All Cooks On Deck

Ad Age’s Small Agency Diary just got bigger. Joining Bart Cleveland, are Noelle Weaver and Marc Brownstein.
Marc Brownstein, president of The Brownstein Group in Philadelphia explores the need for convergence in agency creative departments:

How do we align the interactive creatives with the traditional (advertising) creatives, to collaborate on our clients’ work? It’s a challenge. In my experience, traditional art directors and copywriters allow ideas to bake. But in our digital group, they microwave ideas. And neither group wants to sacrifice quality. Despite that, the traditional group has a bit of an attitude about the digital group. And, yet, our digital talent are every bit as good as the ad teams. And it shows in their work. The trick is to get both teams playing nicely together in the sandbox.

If I had an agency with my name on it, and some creatives with strong print or TV backgrounds scoffed at an interactive project, I’d make sure the cleaning crew thoroughly scrubbed their former cubes for even the slightest traces of attitude.

About David Burn

Co-founder and editor of AdPulp. I wrote my first ad for a political candidate when I was 17 years old. She won her race and I felt the seductive power of advertising for the first time. I worked for seven agencies in five states before launching my own practice in 2009. Today, I am head of brand strategy and creative at Bonehook in Portland, Oregon.


  1. This is a really good point, however, in my position as a copywriter, I’ve discovered two VERY big problems regarding “baking” vs “microwaving” digital ideas. At my agency (which just so happens to specialize in technology clients), we the creative teams have a very hard time getting enough hours on these projects to actually allow them to bake. The last digital project my partner and I were assigned was a joke, they gave us 1 (one) hour to concept. Nice.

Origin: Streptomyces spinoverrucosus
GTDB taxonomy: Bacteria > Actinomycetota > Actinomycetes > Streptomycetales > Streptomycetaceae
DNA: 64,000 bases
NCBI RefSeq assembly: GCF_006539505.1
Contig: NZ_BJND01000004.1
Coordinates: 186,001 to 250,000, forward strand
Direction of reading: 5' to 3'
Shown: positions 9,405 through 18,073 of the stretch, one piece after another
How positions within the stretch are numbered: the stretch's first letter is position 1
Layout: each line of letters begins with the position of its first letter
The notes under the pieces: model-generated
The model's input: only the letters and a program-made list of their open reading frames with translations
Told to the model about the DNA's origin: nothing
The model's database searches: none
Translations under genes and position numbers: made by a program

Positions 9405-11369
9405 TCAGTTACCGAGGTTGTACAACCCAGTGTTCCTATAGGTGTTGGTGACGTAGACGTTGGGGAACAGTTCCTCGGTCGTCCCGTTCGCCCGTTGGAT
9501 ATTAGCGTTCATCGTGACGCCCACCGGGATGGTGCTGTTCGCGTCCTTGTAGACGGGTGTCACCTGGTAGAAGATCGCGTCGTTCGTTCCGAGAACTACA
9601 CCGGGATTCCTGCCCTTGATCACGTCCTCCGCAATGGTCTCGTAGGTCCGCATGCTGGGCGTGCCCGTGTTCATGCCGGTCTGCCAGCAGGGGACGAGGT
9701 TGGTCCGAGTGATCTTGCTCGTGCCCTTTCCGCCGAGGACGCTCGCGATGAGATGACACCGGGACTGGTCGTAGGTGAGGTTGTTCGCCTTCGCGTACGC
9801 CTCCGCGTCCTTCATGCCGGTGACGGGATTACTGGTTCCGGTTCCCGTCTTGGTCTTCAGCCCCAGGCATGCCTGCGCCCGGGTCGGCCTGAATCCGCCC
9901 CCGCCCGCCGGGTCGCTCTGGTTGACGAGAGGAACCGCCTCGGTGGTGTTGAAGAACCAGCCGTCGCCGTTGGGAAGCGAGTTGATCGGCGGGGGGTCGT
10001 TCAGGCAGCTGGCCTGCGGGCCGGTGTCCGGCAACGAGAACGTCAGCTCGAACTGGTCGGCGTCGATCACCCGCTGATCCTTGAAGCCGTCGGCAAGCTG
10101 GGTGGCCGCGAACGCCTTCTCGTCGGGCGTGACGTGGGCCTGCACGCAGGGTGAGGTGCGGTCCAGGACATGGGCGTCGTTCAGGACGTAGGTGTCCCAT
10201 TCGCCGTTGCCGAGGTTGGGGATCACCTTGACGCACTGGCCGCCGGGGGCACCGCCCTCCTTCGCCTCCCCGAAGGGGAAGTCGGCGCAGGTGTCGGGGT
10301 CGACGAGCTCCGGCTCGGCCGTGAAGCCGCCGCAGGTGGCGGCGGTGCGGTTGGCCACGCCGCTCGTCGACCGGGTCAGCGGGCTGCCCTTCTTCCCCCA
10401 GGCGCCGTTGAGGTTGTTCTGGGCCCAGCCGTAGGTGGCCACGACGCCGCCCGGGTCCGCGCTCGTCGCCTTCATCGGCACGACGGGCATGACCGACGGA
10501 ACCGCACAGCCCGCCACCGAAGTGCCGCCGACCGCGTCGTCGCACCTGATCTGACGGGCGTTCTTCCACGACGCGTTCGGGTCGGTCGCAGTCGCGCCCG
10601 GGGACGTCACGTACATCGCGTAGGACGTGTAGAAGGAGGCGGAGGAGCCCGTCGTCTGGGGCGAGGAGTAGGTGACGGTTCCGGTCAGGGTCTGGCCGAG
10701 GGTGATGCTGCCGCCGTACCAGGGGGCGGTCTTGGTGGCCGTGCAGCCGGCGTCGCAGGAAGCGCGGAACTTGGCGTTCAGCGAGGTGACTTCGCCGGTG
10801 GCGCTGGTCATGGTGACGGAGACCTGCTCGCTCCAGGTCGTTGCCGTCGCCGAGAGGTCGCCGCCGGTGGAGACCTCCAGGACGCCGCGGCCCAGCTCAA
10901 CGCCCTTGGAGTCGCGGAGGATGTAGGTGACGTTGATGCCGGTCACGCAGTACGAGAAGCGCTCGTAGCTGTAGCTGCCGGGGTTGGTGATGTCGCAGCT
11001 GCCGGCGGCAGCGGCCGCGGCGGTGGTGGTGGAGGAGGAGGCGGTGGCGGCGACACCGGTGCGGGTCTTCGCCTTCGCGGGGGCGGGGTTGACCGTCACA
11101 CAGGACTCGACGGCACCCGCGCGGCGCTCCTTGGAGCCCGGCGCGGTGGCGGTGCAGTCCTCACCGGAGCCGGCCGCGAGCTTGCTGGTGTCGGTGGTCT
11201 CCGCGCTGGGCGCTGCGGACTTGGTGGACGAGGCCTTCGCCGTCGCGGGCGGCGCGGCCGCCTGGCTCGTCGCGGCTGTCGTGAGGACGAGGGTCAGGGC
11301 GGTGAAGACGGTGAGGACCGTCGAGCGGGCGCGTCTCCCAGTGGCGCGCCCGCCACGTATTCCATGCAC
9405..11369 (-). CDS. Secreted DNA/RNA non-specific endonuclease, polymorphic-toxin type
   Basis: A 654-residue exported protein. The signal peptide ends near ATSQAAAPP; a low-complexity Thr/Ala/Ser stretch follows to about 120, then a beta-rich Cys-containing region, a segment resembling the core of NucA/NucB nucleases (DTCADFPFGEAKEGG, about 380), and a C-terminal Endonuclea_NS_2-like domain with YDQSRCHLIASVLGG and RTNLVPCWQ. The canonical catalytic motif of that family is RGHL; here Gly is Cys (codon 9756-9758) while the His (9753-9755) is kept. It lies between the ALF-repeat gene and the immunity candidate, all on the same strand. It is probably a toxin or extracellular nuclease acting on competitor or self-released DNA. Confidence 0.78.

So fixing this problem, like most in any business, begins with recognition from the top that it is just as viable, probably even more so depending on the client, as a traditional source of advertising. I, personally, am as excited about the potential of doing great digital work as any other. The other problem is that a lot of clients think that digital stuff just “happens” a lot faster than traditional work. So they need to be educated as well that this stuff takes time, like all good ideas.

  2. If I had an agency with my name on it, and the account team didn’t negotiate enough time for creative brilliance, I’d make sure the cleaning crew thoroughly scrubbed their former offices for even the slightest traces of sycophantic rubbish.